The Royals fans are excited after the Royals had their first winning season since season 2 and their best record since the 117 win team in season 1. After a disappointing loss in the wild card round last season the Royals are looking to take it to the next level. Anything less than a playoff series victory would come as a disappointment after adding Sanders, Dong, & Bunch from the Austin Franchise at the cost of some highly touted prospects. With the pressure on and the element of surprise gone, the Royals expect to make the playoffs with 90-95 wins and probably as a wild card again. Here is your season 10 Kansas City Royals by position.

C - Wascar Sanchez will man the tools of ignorance again this season. He was an All Star at the position last season and should be in the running for years to come. Hector Campbell is the backup. He is good enough where there was some thought to letting him start. Sanchez' bat said no.

1B - Dallas Payton will move from leftfield to man firstbase. He had MVP like numbers last season and we can expect more of the same from him.

2B - Spud Hoyt will start at secondbase. Spud had an off year last season and the team hopes that he will return to form this year. If it wasn't for the great season the team had I would be more concerned about his production. I believe spud will see an All Star game or two before his career is done.

3B - Charlie Stone will start at thirdbase. He was an All Star last season at the position and management had intended to move him to SS this season. Since Fernandez also made the All Star team he will remain at 3rd for now. There may not be enough room on the guys mantle for all his awards when his career is through.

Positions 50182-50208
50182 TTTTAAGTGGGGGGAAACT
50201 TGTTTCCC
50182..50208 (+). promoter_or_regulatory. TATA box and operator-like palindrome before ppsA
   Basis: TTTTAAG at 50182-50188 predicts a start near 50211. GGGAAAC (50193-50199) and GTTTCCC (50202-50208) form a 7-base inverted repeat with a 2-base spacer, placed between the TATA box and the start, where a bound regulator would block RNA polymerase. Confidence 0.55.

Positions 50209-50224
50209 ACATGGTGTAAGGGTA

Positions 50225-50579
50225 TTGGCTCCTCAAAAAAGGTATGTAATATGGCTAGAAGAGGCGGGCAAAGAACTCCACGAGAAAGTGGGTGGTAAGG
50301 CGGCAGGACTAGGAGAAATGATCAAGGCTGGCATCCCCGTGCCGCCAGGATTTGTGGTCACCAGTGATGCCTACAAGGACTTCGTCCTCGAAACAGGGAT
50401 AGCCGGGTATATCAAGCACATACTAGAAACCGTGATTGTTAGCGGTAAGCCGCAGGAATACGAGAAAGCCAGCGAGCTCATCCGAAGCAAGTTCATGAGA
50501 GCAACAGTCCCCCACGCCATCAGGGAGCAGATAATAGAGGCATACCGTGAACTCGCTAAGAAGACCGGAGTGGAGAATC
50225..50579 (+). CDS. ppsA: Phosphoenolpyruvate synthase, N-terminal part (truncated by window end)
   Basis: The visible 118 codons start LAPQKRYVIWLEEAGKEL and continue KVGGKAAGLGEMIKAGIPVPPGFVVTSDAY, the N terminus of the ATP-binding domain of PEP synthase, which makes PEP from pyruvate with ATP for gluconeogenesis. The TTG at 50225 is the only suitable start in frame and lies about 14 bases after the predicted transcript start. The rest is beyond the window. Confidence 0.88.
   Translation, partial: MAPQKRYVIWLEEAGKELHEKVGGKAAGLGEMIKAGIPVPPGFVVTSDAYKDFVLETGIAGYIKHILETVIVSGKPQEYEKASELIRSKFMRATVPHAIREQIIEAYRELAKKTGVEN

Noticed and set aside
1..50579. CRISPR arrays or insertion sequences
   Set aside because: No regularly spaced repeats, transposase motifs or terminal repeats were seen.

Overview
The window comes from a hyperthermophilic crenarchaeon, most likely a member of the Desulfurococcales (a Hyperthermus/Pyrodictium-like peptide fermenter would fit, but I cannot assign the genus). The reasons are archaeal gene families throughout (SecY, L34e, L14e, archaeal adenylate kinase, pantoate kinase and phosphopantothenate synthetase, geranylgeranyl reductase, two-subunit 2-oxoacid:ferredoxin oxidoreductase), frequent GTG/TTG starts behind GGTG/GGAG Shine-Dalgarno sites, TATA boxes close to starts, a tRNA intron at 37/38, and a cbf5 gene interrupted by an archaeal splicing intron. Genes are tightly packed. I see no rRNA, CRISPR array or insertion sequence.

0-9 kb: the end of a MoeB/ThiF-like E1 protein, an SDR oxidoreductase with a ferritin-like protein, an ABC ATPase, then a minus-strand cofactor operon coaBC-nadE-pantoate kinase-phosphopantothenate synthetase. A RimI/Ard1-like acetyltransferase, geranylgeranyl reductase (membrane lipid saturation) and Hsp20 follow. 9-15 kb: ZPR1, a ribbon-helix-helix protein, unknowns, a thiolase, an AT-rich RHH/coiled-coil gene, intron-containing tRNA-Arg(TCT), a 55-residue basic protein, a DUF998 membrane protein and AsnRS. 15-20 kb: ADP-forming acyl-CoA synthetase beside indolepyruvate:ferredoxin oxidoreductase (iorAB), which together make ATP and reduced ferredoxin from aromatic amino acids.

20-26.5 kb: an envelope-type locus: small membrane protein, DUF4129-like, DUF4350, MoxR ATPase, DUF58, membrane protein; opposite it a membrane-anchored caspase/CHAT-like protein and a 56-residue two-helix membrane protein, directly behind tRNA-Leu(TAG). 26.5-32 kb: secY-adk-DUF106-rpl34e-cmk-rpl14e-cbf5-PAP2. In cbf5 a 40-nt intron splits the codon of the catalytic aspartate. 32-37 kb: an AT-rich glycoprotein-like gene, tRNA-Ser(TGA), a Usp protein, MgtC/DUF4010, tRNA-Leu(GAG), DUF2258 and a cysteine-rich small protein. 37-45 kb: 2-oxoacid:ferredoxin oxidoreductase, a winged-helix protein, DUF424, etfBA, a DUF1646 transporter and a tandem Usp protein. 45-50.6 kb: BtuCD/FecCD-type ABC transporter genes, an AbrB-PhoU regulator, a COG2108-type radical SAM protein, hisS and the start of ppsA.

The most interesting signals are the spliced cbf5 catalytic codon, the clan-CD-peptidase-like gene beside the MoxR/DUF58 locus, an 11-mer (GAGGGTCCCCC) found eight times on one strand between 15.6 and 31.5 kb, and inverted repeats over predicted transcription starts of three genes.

SS - Oswaldo Fernandez will start at shortstop. He was an All Star last season after being only expected to warm the spot for Stone. The Royals expect a solid contribution from him again, but I think an All Star repeat is a stretch.

LF - Ramon Dong will start in leftfield. The Royals expect what Dong has done pretty much all his career. He will be an on-base machine and could approach 50 doubles in Kansas City. Management think hes a perfect fit.

CF - Sidney Kotsay is the starting centerfielder. He was an All Star last season and the Royals expect he will be in the running at the position once again. After signing a 2 year contract, pressure is on management to sign him to an extension.

RF - Kyle Forster will start in rightfield. He was aquired late last season from St.Louis and may be an All Star or at least in the running with a full season this year.

DH - John Bang/Art Peters will share the DH spot this season. Either could start full time and probably post All Star numbers. Bang will get lefties and Peters will get the righthanders. The two combined for 22hrs 136rbis & 350.+ avg. last season. The Royals expect more of the same this year.

SPs - Rico Dali, Victor Guzman,Chad Sanders, & Frank Kim form a solid and young rotation anchored by the vet Sanders. The Royals are expecting 12-15 wins out of each.

LR/Spot Starters - Fernando Gonzalez & Orlando Delgado will be the long relievers and get a start now and then. Delgado may have an all star game in his future and Gonzalez is consistent.

Bullpen - Louis Bunch & Bill Roth will be the setup men. Both are solid, durable, veteran relievers. Miguel Owen will return as closer and hopes to duplicate the season he had last year. (He was an All-Star)

Bench - Duke Crawford, Ruben Reyes, Francis Guerrero, & Thomas Schmidt form a useful and great hitting bench. Guerrero & Schmidt could probably start somewhere and it'll be tough to see them have to ride the pine.

The Royals are excited about the upcoming season but are prepared for a battle. With strong teams like New York, Toronto, Monterrerey, and Vegas in the way and still the teams to beat, the Royals will have their work cut out for them. Kansas City expects to return as a wild card and hopes to advance beyond that first series.